Happy Pride Month! All kids deserve kind, safe, welcoming places to grow.

How do I get better at communicating with my child?

Communication Activities

Sometimes getting your child or teen to talk to you can feel a bit uncomfortable. Here are some activities you can do together that can lead to natural conversation and better communication.

  • Play a board game. 
  • Do a puzzle. 
  • Share a meal or treat. 
  • Go for walks. 
  • Read books and discuss. 
  • Color or draw. 
  • Take turns playing DJ- you play a song you like, then they pick a song. 
  • Have a shared notebook-Write notes to each other or leave open ended questions.

Tips to Improve Communication with your Child or Teen:

Connecting with your child is important for building trust in your relationship.  Learning how to communicate can help deepen your connection with your child. Communication is also an important social skill that you can model for them at home.

  1. Ask Open Ended Questions. Show interest by asking them questions about their thoughts, feelings and interests.
    • Open-ended questions are questions that don’t have a yes or no answer. 
    • For example asking: “How was your day?” or “Tell me about your day?” vs. “Did you have a good day?”
    • Other ideas include:
      • “If you could be an animal, which one would you be and why?”
      • “If you could do whatever you want tomorrow, what would you do?”
      • “What do you like about your friends?” 
      • “Would you rather?” questions
  1. Practice Active Listening. Active listening makes a person feel understood and safe to open up. Some active listening skills include:
    • Put away any distractions and give your child your full attention.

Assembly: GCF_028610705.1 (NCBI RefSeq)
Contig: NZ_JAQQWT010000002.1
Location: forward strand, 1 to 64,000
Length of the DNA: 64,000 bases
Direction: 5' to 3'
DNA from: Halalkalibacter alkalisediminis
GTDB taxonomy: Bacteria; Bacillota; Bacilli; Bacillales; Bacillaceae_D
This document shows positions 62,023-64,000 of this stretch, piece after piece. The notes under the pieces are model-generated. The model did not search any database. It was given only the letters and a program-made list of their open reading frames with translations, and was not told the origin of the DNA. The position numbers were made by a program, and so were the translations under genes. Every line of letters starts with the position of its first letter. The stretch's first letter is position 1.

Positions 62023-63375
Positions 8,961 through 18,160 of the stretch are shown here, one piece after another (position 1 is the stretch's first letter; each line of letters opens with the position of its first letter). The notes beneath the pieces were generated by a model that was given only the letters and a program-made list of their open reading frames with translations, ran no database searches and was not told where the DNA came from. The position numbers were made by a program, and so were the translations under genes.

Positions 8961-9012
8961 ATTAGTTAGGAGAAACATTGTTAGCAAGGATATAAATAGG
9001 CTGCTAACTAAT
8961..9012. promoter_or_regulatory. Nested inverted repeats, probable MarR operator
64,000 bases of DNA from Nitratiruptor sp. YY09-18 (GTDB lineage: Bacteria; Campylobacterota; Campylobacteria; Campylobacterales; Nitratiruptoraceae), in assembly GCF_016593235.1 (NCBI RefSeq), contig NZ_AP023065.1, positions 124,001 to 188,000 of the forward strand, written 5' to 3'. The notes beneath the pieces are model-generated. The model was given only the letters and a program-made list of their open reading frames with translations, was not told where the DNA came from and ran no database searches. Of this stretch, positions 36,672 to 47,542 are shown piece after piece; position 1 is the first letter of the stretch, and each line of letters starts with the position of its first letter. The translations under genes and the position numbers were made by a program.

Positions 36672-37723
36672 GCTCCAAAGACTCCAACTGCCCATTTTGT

• Get down on your child’s level by sitting next to them. 
    • Listen and try to understand before responding. 
    • Pay attention to non-verbal cues or what they are not saying. 
    • Reflect back to them what you hear them saying to make sure you understand correctly. 
  2. Notice and Praise Your Child’s Strengths. It can be easy to become focused on challenging behavior in your child and get stuck in patterns of negative communication.  Focus on what your child is doing right, even if it is small and let them know you appreciate it.
    • “I saw you share your toy with your brother, that was really nice of you.”
  3. Use positive language whenever possible. Children hear “no” all day long and this can cause them to focus on what they aren’t supposed to be doing instead of what you would like them to do. For example:
    • Saying “Please walk!” Instead of “Don’t Run!” 
    • Instead of “No, we can’t go to the park” say, “The park sounds fun, let’s go tomorrow after school.” 

Don’t shy away from hard topics. It is important for kids to know that they can come to you with their problems. Initiate age-appropriate conversations about difficult subjects such as sex, alcohol, drugs, self-harm, etc. and your child or teen will feel more comfortable coming to you when they need help.

 

Books for kids and teens about communication

  • The Rabbit Listened by Cori Doerrfeld
  • Mama, Do You Love Me? By Barbara M. Joosse and Barbara Lavallee
  • The Little Book of Conversation Starters: 375 Entertaining and Engaging Questions by Cider Mill Press